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Press Release: More Evidence That Maryland's Educators Are Making The Grade

Evaluation Data Reveals Some Differences between Schools, Systems

For Immediate Release                                               Contact: Bill Reinhard, 410-767-0486

Baltimore, MD (October 27, 2015)

Teacher and principal effectiveness ratings showed improved precision across Maryland, according to the second annual State report card on educator evaluations.

In the second full report, completed last school year, 97.4 percent of teachers were rated either “highly effective” or “effective” in the State’s three-tiered rating system, a slight increase over 2013-14.  Likewise, 97.8 percent of principals were rated either “effective” or “highly effective.”

While overall ratings for educators remain high, differences in the percentage of effective educators are emerging between schools and school systems.

“Our goal is to make certain all of our students, no matter where they live, have access to great teachers and school leaders,” said Interim State Superintendent of Schools Jack R. Smith.  “Maryland has thousands of great educators.  Our school systems can use this data to further improve classrooms, schools, and student success.”

The data, unveiled today before the Maryland State Board of Education, is based on the 2014-15 school year.  It found that 44.55 percent of teachers were rated “highly effective,” the top tier of the three part rating system.  Likewise, 47.1 percent of principals were rated “highly effective,” under the evaluation system.

Maryland school systems have spent the past five years developing TPE programs. Every Maryland school has begun to see the benefits from the professional development and collaboration used to develop Student Learning Objectives (SLOs) to guide instruction.  Systems are currently in the third year of implementing new evaluation systems, and MSDE will continue to monitor progress in that implementation. 

Today’s data release marks the second annual statewide effort to evaluate teacher and principal effectiveness based in part on student growth. 

Each school district could develop its own evaluation system within State parameters, or could use a State-developed system.  In the end, each district constructed an evaluation model based on its own interests, and each local superintendent and head of the local bargaining unit signed off on the design.

Evaluations were based on two factors: (1) professional practice – items such as education, leadership and observation; and (2) student growth.  For the first two years of the evaluation system, student growth will be calculated exclusively by using the SLOs. SLOs are measurable instructional goals established for a specific group of students over a set period of time.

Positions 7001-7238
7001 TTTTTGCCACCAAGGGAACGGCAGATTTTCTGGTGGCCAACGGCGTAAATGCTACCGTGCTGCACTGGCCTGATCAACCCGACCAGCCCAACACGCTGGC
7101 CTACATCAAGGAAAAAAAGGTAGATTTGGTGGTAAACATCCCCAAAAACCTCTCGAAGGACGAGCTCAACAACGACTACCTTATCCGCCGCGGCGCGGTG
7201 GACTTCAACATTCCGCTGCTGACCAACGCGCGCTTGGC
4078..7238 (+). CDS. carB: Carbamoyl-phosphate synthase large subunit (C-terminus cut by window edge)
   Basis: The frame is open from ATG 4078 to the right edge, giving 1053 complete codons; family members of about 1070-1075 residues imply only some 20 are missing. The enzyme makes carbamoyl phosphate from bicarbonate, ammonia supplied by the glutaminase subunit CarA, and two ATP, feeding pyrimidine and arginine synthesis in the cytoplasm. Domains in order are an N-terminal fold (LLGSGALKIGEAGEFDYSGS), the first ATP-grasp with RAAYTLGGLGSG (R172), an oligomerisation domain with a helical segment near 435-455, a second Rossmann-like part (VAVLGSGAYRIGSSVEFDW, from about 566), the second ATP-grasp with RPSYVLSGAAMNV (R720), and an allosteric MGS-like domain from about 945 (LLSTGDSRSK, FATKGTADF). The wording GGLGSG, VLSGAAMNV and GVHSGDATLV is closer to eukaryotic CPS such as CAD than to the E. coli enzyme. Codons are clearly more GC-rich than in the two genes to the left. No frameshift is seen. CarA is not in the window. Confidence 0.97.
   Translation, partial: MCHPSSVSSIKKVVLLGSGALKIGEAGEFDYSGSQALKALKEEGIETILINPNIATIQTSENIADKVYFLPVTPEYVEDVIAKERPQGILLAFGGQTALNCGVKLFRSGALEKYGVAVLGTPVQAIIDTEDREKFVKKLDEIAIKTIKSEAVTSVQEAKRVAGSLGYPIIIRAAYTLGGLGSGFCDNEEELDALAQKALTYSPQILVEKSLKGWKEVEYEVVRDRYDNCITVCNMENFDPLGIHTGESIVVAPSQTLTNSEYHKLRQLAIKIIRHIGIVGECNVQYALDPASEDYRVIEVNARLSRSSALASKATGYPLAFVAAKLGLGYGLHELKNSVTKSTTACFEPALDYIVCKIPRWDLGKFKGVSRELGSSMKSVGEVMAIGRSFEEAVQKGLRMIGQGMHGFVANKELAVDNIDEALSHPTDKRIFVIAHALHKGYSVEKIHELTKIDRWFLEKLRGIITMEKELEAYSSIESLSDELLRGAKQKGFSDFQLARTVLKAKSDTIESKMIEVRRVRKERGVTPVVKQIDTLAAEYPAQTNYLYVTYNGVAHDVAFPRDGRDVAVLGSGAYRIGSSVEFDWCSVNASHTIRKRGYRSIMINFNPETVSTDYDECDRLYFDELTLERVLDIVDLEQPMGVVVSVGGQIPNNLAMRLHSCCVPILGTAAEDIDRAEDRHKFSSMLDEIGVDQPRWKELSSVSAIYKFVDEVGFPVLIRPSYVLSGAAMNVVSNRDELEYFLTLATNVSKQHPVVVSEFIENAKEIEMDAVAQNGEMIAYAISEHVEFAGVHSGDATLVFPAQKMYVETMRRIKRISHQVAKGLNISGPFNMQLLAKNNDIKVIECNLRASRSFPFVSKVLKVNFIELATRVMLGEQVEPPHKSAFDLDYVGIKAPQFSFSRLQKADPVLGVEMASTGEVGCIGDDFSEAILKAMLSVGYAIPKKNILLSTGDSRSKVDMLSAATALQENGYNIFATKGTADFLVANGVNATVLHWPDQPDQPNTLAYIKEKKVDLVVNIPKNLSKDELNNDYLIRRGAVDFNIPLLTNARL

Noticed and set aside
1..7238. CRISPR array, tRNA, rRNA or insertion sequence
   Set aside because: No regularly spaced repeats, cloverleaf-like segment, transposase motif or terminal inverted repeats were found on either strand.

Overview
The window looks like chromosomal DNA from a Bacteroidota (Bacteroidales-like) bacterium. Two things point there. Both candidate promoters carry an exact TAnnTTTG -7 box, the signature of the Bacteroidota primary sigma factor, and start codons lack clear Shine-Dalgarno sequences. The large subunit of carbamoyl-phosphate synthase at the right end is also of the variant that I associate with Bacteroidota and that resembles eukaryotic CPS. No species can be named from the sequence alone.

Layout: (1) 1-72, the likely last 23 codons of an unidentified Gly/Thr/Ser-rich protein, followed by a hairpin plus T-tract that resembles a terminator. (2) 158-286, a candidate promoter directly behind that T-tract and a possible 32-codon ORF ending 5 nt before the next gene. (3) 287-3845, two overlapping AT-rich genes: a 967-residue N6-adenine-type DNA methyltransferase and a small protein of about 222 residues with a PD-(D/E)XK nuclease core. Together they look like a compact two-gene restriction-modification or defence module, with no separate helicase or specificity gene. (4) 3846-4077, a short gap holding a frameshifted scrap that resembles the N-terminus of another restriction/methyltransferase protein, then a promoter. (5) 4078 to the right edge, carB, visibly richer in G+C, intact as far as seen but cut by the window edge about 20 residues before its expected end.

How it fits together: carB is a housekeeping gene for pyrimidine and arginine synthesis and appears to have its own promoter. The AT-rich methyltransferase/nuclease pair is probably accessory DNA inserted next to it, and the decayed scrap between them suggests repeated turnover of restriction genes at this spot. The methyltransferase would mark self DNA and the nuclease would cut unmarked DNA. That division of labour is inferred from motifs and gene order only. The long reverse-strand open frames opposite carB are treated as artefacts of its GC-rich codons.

Today’s report found:

  • Students in low poverty schools are more than two times more likely to have a highly effective teacher than students in high poverty schools.  Students in low poverty schools are nearly three times more likely to have a highly effective principal.
  • Students in low minority schools are four times more likely to have a highly effective teacher than students in high minority schools.  Students in low minority schools are more than twice as likely to have a principal rated highly effective than those in high minority schools.
  • Tenured teachers are more likely to be rated highly effective -- and less likely to be rated ineffective -- than untenured teachers.
  • There is significant variation between school systems in their teacher and principal effectiveness ratings.

All 24 of Maryland’s school systems are now participating in the Statewide Teacher and Principal Evaluation Program.

There are 43,818 teacher ratings included in today’s release, along with 1,101 principal ratings.  The largest participating systems (Prince George’s County, Baltimore County, Baltimore City, Anne Arundel County, and Howard County) represent two-thirds of the ratings.  The full range of data from Frederick and Montgomery Counties will be provided in the summer 2016.

MSDE has involved all 24 school systems and various stakeholders in the professional development process for Teacher and Principal Evaluation.  In 2014, MSDE and the Maryland State Board of Education joined the Maryland State Education Association, Public School Superintendents Association of Maryland, Maryland Association of Boards of Education, Maryland Association of Secondary School Principals, Maryland Association of Elementary School Principals, and the Baltimore Teachers Union in a Memorandum of Understanding pledging to coordinate resources and strategies in the development of rigorous and measurable SLOs as part of that process.

Several reports on Maryland’s Teacher-Principal Evaluation system have already been released.  For example, “Change in Practice in Maryland: Student Learning Objectives and Teacher and Principal Evaluation,” issued last month by the Community Training and Assistance Center and the Mid-Atlantic Comprehensive Center of WestEd, found that support continues to grow for the evaluation process.  Educators are embracing the use of SLOs as a tool to measure student growth and improve instruction. The full report from Mid-Atlantic Comprehensive Center is available here.   

Today’s data release on Teacher-Principal Evaluations can be found here.